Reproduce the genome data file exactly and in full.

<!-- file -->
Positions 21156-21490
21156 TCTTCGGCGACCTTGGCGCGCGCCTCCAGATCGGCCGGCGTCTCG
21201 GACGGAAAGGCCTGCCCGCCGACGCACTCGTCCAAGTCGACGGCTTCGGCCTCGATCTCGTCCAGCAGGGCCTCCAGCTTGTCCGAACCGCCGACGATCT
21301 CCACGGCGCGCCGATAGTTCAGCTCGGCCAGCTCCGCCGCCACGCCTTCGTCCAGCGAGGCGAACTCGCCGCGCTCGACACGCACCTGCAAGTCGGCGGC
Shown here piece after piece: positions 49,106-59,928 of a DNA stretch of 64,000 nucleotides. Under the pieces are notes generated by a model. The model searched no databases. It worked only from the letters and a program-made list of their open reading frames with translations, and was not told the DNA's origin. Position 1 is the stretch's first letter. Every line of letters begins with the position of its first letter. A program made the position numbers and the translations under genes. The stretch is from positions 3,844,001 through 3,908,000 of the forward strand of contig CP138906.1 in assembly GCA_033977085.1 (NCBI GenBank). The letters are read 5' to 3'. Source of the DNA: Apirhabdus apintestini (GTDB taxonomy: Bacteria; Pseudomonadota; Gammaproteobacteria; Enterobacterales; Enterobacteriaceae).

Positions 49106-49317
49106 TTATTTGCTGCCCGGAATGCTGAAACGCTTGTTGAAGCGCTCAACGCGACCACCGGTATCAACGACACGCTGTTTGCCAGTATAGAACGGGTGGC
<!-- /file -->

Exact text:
Positions 21156-21490
21156 TCTTCGGCGACCTTGGCGCGCGCCTCCAGATCGGCCGGCGTCTCG
21201 GACGGAAAGGCCTGCCCGCCGACGCACTCGTCCAAGTCGACGGCTTCGGCCTCGATCTCGTCCAGCAGGGCCTCCAGCTTGTCCGAACCGCCGACGATCT
21301 CCACGGCGCGCCGATAGTTCAGCTCGGCCAGCTCCGCCGCCACGCCTTCGTCCAGCGAGGCGAACTCGCCGCGCTCGACACGCACCTGCAAGTCGGCGGC
Shown here piece after piece: positions 49,106-59,928 of a DNA stretch of 64,000 nucleotides. Under the pieces are notes generated by a model. The model searched no databases. It worked only from the letters and a program-made list of their open reading frames with translations, and was not told the DNA's origin. Position 1 is the stretch's first letter. Every line of letters begins with the position of its first letter. A program made the position numbers and the translations under genes. The stretch is from positions 3,844,001 through 3,908,000 of the forward strand of contig CP138906.1 in assembly GCA_033977085.1 (NCBI GenBank). The letters are read 5' to 3'. Source of the DNA: Apirhabdus apintestini (GTDB taxonomy: Bacteria; Pseudomonadota; Gammaproteobacteria; Enterobacterales; Enterobacteriaceae).

Positions 49106-49317
49106 TTATTTGCTGCCCGGAATGCTGAAACGCTTGTTGAAGCGCTCAACGCGACCACCGGTATCAACGACACGCTGTTTGCCAGTATAGAACGGGTGGC